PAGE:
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'Bugsy' Siegel goes to the ballet

The slain mobster is the unconventional hero of Melissa Barak's new dance piece, 'Call Me Ben.'

May 23, 2010|By Laura Bleiberg, Special to the Los Angeles Times

Kings Road Cafe was bustling on a recent mid-afternoon, and Melissa Barak was gratefully digging into a late lunch.

Barak, a choreographer and leading dancer with Los Angeles Ballet, suggested Kings Road as a meeting spot because it's one of her favorite restaurants. It also happens to be a central locus among the nearby landmarks in Barak's young life. It's five blocks east from the cafe to Cedars-Sinai Medical Center, where she was born 30 years ago, and a seven-minute walk to her childhood home near Melrose Avenue. It's a short hop to the two-bedroom condominium she bought last year and shares with her younger sister Michele.

And it's only three miles to the Beverly Hills mansion where notorious mobster Benjamin "Bugsy" Siegel was gunned down on a June night in 1947. Siegel, who built Las Vegas' Flamingo Hotel and dreamed of turning the desert into a resort playground, is the unconventional hero of Barak's new piece, "Call Me Ben." It will have its premiere at New York City Ballet's Architecture of Dance New Choreography and Music Festival starting June 5.

Barak admitted the subject is unusual for a ballet. Even more exceptional is that she has chosen to make a story ballet with dialogue. Nine of the 30 dancers will speak. Though nervous about the unusual format, she also expressed confidence that she had matched the right ballet to the score: a five-movement work by teenage prodigy and composer Jay Greenberg.

"I listened to the music and thought, 'Oh my God, I can't make an abstract ballet out of this.' I felt really strongly that it needed to be a story — it was way too theatrical and each movement had such a different shade to it," she said.

While she was "racking my brains" for a subject last winter, NYCB Costume Shop Director Marc Happel called to see if Barak would like fashion designer Gilles Mendel of J. Mendel to create the costumes. She eagerly agreed, and that got her thinking about having the dancers be characters in a story from a bygone era, something with allure and celebrity. Then, while walking home last December, surrounded by the Art Deco buildings in her West Hollywood neighborhood, epiphany struck.

"I kept thinking of old Hollywood glamour and living in this area and my mind started going on that whole path. I got off the elevator, got to my door, and it literally hit me in the gut," Barak said.

She became fascinated with Siegel's Las Vegas obsession and his relationship with mistress Virginia Hill. That and her family's past vacations at the Sahara Hotel, where as a precocious 5-year-old she would get in trouble by putting coins in the slot machines, made it a perfect fit.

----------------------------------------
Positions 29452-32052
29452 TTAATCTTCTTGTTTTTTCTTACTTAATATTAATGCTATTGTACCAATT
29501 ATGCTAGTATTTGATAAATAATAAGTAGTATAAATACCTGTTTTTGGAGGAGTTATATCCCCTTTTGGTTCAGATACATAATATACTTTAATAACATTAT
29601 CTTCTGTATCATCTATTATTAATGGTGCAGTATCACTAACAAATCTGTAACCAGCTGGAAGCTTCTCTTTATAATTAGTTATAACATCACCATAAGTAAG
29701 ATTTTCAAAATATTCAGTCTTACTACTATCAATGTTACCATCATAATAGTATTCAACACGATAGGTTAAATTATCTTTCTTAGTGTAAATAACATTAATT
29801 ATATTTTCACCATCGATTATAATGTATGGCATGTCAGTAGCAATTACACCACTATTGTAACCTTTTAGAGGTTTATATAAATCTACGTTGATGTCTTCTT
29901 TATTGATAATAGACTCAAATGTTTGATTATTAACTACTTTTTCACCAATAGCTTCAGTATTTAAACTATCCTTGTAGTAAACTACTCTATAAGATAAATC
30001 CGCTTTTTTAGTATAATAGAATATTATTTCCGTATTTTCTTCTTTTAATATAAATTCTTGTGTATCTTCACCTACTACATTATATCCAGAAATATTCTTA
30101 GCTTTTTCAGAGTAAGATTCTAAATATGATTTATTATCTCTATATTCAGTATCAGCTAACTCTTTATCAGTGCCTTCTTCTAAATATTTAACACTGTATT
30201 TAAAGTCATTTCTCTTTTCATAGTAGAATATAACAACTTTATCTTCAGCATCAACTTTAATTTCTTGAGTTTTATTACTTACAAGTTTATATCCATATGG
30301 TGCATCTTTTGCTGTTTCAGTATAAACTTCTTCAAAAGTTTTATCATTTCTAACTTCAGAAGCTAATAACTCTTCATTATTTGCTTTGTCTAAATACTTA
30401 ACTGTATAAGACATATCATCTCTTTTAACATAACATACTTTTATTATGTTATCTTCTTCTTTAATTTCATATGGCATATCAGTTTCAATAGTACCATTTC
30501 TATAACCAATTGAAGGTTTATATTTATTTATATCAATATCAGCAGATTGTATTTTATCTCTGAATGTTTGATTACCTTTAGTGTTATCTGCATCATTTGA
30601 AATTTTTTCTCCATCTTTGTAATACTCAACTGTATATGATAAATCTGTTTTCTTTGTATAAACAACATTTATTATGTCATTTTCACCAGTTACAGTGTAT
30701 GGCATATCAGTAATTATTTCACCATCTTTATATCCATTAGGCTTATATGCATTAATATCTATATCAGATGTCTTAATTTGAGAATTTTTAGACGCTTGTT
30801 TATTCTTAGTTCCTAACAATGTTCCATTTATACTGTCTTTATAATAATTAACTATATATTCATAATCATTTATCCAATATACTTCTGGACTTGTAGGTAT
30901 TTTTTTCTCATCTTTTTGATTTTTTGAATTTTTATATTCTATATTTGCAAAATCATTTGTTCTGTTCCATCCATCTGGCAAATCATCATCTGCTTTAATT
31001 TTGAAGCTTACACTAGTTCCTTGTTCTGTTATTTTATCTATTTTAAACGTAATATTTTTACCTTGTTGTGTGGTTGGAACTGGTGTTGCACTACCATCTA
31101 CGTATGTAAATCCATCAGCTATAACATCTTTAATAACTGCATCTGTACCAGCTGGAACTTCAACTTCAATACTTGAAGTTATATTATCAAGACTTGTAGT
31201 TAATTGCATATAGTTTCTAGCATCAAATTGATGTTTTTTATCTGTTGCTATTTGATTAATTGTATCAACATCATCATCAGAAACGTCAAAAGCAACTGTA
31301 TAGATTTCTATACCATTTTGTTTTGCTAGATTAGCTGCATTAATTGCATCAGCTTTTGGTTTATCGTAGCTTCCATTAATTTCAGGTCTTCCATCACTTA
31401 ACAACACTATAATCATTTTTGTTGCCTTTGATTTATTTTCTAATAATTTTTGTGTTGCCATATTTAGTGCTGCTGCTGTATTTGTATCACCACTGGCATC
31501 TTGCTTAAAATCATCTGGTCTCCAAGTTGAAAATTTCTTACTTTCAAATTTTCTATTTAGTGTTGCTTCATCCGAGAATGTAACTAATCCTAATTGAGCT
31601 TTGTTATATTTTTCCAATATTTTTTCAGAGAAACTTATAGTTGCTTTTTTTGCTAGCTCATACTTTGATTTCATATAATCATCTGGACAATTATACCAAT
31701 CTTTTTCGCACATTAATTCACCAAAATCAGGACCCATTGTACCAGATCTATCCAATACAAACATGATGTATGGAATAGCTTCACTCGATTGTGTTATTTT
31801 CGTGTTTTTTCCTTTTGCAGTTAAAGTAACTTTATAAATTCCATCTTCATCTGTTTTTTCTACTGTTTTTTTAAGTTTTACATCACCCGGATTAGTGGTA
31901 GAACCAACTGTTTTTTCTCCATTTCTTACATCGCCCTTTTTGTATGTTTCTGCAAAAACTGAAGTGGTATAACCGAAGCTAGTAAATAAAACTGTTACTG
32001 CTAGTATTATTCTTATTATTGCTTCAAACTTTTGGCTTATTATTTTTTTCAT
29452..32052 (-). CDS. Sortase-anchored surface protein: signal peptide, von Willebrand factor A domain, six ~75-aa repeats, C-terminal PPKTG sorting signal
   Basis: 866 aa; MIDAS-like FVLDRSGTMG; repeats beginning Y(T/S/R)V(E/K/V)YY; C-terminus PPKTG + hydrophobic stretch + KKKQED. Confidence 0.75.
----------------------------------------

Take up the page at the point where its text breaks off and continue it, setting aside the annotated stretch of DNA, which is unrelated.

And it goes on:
She returns to Manhattan Monday to put the final polish on the piece, which features principals Jenifer Ringer and Robert Fairchild. This is Barak's third commission for New York City Ballet, where she danced in the corps de ballet from 1998 to 2007. She left because she wanted greater performing opportunities.

The company's ballet master in chief Peter Martins gave Barak her first big choreographic break when she was 22, the youngest dance-maker ever tapped to create an original piece for City Ballet. He said he selected Barak for the current festival (which also includes premieres by Martins, Mauro Bigonzetti, Wayne McGregor, Benjamin Millepied, Alexei Ratmansky and Christopher Wheeldon, and set designs by architect Santiago Calatrava) because he believes in her "gifts and talent."

"The most impressive thing about Melissa is that she likes the classical vocabulary and is not afraid to use it," he said, responding to questions by e-mail. "She believes in classical ballet at a time when many young choreographers are turning their backs on it."

Those who have worked with Barak or who have seen her ballets find her to be a "natural" dance-maker.

"The way that her mind works, and the way that she places people, and what's going on behind the principal dancers, she knows so well what she wants to achieve," said Gretchen Smith, who is in "Call Me Ben" and worked with Barak on her 2009 piece "A Simple Symphony."

Lynn Garafola, in reviewing 2002's "If By Chance" (also for NYCB) in the Village Voice, wrote: "Far more interesting than the [ballet's] concept is the choreography. Barak has an intuitive understanding of what makes dancers look good."

Barak has been making up dances in her head since elementary school. While her mother drove her to daily class at Westside Ballet School, her mind was busy. She would concentrate so hard, she said, that without realizing it, she would clench her fists so hard her fingers ached.

Female choreographers have a tough road, especially those working in classical dance; Barak is the only woman represented in the festival. In the last 20 years, New York City Ballet has commissioned works from 46 men but only nine women.

Barak admitted that frustrations may lie ahead. But she's content with her decision to return to Los Angeles. Not only has she had lead roles in George Balanchine's "Prodigal Son" and "Apollo," she created a new ballet for her fellow dancers at Los Angeles Ballet, 2008's "Lost in Transition." She's teaching and created a piece for the students at Westside Ballet, run by her longtime teacher Yvonne Mounsey, and she will perform and perhaps choreograph for Morphoses Ballet later this year.

"Right now, it works out nicely that I have this great place in Los Angeles Ballet, and I'm getting to dance these beautiful ballets and wonderful roles, and there's this time to work as a choreographer," she said. "I feel like I'm achieving the kind of dance career I've wanted."

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